The body keeps us ordinary. It says Sleep, and we must,
it says Eat, and we do. It says I grow old,
we understand it to mean We grow old:
the voice in the mind and the head that shelters it
in the echoing chamber. But the body will not admit
the two as separate, though it converses,
though it clearly speaks, to another.
It believes in the brain,
both mass and thought contained together,
electric currents and substance housed
as one and set on its shelf
of white bone. The body does not listen
to the mind’s long protestations
and grief. It takes us home at night
to undress and lie down.
It says Be at peace. It says Hold still.
It says I know to what end I am going.
The body understands that when you lean your head
in your hands, you feel the weight of the one self
heavily moving forward in time. That is when it says
Look, it is morning—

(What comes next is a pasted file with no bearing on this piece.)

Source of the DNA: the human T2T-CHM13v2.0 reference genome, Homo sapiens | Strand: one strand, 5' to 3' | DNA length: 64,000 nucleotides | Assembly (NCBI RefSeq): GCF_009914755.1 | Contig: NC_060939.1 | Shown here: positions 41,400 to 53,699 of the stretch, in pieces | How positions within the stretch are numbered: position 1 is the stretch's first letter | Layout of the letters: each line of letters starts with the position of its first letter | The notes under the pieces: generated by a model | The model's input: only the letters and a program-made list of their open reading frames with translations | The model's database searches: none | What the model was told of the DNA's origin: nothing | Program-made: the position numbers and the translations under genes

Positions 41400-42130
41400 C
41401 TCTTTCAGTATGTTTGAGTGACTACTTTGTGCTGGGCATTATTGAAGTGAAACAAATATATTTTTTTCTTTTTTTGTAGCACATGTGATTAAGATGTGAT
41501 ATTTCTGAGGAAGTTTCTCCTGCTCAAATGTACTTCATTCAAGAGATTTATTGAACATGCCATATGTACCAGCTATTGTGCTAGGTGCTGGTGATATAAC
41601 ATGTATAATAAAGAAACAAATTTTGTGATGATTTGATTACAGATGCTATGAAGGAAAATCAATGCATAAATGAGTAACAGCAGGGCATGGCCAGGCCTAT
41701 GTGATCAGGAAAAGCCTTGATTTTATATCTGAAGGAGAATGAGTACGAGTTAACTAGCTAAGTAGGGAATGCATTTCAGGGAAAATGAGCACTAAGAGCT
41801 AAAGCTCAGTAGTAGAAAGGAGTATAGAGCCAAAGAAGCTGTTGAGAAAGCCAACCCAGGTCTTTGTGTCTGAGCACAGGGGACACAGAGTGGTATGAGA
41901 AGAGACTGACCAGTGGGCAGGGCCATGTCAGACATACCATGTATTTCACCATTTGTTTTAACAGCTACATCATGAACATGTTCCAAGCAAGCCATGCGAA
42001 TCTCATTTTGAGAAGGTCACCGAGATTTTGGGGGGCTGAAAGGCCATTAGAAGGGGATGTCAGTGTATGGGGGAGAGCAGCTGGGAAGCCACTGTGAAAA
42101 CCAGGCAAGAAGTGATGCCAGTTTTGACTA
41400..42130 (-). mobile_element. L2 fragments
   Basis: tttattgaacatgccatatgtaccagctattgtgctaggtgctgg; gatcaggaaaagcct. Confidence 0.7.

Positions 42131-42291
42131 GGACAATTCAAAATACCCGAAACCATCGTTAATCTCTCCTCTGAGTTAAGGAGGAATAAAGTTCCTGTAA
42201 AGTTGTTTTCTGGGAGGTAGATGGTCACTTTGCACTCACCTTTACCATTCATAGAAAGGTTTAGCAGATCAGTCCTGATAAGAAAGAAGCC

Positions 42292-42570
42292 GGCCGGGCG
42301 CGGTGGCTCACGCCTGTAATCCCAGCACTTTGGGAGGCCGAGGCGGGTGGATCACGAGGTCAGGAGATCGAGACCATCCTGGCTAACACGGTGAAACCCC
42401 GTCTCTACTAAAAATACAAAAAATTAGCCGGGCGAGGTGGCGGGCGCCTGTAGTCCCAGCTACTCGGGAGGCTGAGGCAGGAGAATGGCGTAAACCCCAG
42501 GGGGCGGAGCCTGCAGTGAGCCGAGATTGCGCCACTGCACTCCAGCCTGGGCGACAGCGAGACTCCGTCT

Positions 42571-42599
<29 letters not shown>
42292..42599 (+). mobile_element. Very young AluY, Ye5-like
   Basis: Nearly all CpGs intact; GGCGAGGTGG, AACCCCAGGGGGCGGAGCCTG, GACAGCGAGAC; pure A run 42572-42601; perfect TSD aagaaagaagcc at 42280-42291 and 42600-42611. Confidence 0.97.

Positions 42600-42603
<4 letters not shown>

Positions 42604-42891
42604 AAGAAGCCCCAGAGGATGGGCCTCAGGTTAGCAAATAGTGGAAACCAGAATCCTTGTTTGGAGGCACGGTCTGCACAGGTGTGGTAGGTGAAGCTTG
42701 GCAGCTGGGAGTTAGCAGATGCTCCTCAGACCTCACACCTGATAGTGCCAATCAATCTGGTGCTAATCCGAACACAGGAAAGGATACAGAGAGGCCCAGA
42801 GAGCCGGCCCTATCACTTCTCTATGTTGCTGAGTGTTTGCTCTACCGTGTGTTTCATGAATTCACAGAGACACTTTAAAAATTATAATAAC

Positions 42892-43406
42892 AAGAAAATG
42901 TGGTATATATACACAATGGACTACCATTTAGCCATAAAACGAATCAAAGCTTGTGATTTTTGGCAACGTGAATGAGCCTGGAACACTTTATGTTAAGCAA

although a bit more softly, before making you rise.
Art by Daniel Toby Gonzalez
Annie Lighthart earned an MFA in Poetry from Vermont College of Fine Arts and has taught at Boston College, with Portland’s Mountain Writers, Soapstone, as a poet in the schools, through Road Scholar/Elderhostel programs, and with community groups of all ages. So far her youngest student has been six and her oldest eighty-nine. IRON STRING, her first book of poetry, was published by Airlie Press in 2013. Her second book of poetry, Lantern, won the 2017 Wells College Press Chapbook Award.